Surging used car and truck prices have been Exhibit A for the bizarre supply-chain snarls that have caused inflation to shoot up this year as the economy has begun shaking off the effects of the coronavirus crisis. The rapidly rising cost of shopping for a certified, pre-owned Ford or Honda accounted for a whopping one-third of the steep overall increase in the Consumer Price Index during the spring and early summer. Overall, the inflation numbers—the likes of which haven’t been seen in decades—have become something of a political liability for the Biden administration while putting pressure on the Federal Reserve to start tightening its approach to monetary policy.
But now, the unprecedented run-up in the used car market finally seems to be running out of gas. Partly as a result, inflation on the whole slowed down a bit as well last month.
On Wednesday, the Bureau of Labor Statistics reported that used vehicle prices increased just 0.2 percent in July. That’s down from a 10.5 percent increase in June alone, which helped cap off a 30 percent increase since the start of the year.
Without the extra boost from the used car market, overall inflation mellowed a bit as well. Excluding volatile food and energy prices, the CPI increased by 0.3 percent in July, about one-third of June’s pace. Consumer prices are still on pace to rise faster this year than Americans have become accustomed to in recent decades, and other inflationary pressures, such as a widely anticipated pickup in the cost of rent, could emerge. But last month’s sudden deceleration supports the argument made by Federal Reserve Chair Jerome Powell, among others, that the recent uptick in the cost of living has just been a temporary byproduct of the pandemic, rather than the start of a persistent problem that could spiral out of control.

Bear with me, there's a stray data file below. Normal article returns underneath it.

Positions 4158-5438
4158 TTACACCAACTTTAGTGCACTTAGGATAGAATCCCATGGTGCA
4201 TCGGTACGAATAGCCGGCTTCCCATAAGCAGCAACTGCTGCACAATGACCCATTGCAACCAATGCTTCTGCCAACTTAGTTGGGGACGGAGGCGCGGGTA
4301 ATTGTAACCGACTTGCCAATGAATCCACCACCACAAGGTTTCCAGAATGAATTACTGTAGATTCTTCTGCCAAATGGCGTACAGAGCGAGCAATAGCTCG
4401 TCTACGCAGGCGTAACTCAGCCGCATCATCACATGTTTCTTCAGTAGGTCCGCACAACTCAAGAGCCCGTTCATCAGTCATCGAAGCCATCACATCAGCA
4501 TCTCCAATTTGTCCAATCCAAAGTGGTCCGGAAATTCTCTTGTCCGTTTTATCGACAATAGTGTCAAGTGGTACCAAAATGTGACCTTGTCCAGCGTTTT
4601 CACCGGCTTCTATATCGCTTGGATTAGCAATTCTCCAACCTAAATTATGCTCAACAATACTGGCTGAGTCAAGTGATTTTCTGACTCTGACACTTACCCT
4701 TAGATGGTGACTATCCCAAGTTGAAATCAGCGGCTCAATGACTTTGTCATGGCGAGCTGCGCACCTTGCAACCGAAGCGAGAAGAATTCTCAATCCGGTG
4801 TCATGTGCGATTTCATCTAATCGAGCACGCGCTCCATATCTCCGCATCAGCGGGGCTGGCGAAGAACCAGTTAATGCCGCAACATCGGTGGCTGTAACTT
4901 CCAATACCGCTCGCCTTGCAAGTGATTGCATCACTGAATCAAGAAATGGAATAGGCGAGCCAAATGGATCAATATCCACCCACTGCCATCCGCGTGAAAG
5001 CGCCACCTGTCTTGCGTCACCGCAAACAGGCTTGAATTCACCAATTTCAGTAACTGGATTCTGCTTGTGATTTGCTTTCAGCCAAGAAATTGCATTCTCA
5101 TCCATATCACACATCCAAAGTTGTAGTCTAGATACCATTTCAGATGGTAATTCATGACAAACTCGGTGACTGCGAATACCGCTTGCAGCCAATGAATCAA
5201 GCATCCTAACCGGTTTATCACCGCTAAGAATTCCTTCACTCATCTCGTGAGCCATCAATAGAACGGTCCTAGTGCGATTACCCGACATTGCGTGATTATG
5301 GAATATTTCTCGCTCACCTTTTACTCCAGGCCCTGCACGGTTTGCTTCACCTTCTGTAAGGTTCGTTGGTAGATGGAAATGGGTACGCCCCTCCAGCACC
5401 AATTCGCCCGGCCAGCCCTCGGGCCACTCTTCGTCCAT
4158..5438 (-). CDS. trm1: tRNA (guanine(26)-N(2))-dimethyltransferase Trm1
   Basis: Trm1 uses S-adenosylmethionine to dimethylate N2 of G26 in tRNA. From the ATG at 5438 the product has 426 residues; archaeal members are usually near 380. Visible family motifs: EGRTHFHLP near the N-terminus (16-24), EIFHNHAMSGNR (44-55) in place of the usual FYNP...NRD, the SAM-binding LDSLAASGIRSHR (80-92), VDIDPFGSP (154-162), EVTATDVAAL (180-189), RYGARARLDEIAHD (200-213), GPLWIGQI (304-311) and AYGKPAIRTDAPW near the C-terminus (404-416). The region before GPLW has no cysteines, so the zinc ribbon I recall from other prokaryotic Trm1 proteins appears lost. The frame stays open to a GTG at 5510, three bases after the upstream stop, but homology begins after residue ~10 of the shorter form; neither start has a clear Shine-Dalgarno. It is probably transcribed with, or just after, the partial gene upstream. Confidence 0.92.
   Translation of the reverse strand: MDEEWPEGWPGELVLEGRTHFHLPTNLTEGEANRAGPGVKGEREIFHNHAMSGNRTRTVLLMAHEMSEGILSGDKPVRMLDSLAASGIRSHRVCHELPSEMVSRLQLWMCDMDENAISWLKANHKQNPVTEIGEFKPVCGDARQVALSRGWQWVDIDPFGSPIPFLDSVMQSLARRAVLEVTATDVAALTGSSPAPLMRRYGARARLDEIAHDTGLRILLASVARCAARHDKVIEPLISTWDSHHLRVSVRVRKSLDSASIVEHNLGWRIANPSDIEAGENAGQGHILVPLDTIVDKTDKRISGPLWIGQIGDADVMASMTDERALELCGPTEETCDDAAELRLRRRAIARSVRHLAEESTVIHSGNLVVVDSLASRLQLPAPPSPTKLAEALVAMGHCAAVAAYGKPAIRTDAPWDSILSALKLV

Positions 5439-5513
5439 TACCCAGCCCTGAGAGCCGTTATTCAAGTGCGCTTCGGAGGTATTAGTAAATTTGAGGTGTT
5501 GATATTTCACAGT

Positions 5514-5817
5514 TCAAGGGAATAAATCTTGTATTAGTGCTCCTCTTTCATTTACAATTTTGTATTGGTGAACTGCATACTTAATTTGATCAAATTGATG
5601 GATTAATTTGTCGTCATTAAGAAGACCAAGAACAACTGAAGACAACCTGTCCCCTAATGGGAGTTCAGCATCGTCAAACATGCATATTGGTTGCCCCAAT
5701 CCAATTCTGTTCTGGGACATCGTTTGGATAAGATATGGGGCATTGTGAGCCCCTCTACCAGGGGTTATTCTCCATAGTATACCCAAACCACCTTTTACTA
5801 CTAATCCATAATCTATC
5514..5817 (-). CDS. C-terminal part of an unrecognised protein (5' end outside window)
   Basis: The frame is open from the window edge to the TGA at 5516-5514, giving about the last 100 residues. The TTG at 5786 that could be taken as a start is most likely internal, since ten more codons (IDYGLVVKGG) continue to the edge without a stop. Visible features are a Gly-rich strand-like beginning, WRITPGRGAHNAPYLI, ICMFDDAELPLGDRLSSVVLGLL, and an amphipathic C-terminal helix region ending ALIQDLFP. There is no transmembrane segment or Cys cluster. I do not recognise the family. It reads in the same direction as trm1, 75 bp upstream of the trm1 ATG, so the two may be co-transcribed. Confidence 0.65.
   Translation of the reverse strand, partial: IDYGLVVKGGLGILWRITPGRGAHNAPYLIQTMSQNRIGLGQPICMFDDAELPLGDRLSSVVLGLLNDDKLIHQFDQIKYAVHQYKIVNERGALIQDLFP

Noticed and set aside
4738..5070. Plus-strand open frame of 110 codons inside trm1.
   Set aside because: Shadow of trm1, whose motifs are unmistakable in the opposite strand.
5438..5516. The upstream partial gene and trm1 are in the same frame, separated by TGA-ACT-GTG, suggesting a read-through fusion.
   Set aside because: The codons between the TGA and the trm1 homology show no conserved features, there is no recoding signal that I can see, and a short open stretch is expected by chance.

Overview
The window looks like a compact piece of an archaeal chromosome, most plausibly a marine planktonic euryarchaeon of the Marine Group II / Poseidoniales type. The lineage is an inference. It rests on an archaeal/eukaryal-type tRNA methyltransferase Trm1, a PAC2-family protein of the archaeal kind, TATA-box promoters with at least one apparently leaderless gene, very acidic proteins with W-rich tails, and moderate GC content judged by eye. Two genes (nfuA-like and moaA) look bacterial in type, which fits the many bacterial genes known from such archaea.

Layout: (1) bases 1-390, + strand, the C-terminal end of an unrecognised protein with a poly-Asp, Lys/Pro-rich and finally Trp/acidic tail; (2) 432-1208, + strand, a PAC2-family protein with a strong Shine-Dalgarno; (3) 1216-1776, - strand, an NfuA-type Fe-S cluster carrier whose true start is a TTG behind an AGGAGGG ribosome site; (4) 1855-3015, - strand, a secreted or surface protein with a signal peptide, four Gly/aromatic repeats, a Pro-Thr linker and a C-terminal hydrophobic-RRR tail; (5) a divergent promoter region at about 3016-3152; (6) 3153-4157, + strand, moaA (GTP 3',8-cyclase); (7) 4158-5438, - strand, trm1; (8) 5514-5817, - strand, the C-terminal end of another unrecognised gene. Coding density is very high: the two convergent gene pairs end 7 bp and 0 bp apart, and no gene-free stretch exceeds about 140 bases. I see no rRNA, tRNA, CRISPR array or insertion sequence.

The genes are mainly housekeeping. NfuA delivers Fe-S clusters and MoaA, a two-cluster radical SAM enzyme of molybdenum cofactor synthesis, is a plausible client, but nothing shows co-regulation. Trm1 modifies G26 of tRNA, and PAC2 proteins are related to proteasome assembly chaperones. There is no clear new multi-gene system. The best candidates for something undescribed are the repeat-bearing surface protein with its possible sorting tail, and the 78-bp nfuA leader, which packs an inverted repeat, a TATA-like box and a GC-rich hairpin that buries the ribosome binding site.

It isn’t a total surprise that used car prices have finally slowed their roll. They had been forced up in recent months by a complicated confluence of factors, beginning with a global shortage of semiconductors that has slowed down new car production and sent customers flocking to used lots. But prices at the wholesale auctions where dealers buy vehicles to stock their lots peaked in the spring, suggesting that the cost for shoppers would soon top out as well.
Could prices actually go back down soon? That’s less clear. Analysts I’ve talked to say they don’t expect used cars to get much cheaper until the problems with new car production are finally ironed out, which could take well into 2022. Notably, new vehicle costs edged up 1.7 percent in July, which in normal times would be considered a large jump. The economy isn’t over its pandemic-era supply chain fits by a long shot, and now still isn’t a particularly great time to be looking for a deal on a CRV. But we are pumping the brakes on inflation—and hopefully the pundit mania it has inspired—just a bit.